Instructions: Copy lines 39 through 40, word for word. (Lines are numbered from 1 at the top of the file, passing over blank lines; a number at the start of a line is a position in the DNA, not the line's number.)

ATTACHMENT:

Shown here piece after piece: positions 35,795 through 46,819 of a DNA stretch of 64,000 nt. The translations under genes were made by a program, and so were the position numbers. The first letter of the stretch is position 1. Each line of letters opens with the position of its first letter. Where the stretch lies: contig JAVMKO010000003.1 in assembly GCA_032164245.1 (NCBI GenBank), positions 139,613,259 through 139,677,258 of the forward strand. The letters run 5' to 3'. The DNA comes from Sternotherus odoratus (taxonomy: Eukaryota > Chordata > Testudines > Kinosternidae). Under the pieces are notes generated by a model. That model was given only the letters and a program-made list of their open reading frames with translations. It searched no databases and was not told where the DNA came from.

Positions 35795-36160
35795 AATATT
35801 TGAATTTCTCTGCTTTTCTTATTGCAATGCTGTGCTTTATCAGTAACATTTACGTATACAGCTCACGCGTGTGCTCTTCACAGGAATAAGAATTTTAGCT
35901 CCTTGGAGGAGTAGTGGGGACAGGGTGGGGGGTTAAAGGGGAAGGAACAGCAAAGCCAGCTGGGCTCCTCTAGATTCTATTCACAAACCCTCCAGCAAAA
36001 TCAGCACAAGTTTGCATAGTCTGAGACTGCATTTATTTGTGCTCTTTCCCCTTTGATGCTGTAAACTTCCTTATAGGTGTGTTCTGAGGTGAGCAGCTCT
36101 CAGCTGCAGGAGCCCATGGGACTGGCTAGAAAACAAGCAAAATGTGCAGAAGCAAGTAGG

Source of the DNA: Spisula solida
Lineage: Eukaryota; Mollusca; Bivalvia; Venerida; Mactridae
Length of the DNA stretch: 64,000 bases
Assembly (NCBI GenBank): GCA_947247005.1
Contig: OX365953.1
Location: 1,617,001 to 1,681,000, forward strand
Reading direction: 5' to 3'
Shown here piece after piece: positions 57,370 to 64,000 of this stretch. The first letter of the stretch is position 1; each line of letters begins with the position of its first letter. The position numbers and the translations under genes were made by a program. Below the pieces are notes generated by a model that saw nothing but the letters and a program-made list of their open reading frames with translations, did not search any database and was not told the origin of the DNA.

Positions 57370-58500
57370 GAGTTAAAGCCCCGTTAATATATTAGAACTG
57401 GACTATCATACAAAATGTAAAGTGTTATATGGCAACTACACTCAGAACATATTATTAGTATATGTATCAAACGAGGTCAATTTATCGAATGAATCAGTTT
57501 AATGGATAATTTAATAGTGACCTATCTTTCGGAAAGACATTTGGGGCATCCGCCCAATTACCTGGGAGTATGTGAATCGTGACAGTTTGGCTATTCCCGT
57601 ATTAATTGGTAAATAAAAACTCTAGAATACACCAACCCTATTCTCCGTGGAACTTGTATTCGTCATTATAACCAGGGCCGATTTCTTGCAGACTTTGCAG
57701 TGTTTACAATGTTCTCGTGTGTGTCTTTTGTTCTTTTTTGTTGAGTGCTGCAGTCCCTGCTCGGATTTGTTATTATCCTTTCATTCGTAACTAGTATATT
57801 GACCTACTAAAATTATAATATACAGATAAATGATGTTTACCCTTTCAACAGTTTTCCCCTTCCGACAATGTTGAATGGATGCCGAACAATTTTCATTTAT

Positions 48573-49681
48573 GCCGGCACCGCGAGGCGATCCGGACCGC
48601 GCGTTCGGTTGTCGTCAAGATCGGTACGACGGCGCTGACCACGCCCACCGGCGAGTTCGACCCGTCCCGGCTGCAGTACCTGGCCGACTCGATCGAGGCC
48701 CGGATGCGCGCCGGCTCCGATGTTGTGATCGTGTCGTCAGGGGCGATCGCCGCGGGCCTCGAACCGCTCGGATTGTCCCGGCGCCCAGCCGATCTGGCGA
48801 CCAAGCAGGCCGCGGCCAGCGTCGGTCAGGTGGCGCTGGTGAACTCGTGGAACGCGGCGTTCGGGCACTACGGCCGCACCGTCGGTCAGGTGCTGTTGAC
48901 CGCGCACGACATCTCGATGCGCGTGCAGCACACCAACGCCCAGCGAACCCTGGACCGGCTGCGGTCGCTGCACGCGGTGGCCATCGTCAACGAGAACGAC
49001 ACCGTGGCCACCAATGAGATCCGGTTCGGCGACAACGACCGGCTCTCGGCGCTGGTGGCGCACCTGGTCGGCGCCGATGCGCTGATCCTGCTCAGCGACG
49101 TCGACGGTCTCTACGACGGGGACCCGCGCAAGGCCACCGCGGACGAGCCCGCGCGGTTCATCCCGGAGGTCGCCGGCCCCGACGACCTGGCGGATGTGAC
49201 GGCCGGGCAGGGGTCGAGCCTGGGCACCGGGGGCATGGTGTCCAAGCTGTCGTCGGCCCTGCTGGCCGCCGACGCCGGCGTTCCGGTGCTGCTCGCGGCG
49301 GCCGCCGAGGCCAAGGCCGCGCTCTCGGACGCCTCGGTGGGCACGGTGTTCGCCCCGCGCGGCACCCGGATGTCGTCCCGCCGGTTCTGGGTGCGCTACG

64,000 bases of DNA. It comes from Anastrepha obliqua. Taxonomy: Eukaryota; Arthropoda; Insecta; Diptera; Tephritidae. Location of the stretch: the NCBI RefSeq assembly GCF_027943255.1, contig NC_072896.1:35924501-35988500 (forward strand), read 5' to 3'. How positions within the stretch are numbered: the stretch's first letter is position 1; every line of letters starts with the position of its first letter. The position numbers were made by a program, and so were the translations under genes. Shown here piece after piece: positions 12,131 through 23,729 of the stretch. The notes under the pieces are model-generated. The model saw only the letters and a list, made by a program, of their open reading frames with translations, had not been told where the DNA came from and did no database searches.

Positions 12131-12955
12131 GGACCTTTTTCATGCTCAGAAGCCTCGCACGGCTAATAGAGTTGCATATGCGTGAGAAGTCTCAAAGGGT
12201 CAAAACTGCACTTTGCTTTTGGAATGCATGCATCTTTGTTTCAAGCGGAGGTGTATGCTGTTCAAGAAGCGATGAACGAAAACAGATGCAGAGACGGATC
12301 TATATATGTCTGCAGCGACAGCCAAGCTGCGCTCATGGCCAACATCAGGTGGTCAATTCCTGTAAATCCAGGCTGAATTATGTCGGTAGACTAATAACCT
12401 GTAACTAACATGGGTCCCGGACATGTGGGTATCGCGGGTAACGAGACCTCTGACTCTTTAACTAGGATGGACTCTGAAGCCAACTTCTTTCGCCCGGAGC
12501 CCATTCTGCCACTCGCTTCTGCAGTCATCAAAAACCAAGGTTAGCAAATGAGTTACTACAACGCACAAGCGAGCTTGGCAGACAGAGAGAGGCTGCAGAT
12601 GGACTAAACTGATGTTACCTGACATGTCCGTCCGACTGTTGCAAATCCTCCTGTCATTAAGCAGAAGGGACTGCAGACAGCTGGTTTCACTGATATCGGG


12501 CCATTCTGCCACTCGCTTCTGCAGTCATCAAAAACCAAGGTTAGCAAATGAGTTACTACAACGCACAAGCGAGCTTGGCAGACAGAGAGAGGCTGCAGAT
12601 GGACTAAACTGATGTTACCTGACATGTCCGTCCGACTGTTGCAAATCCTCCTGTCATTAAGCAGAAGGGACTGCAGACAGCTGGTTTCACTGATATCGGG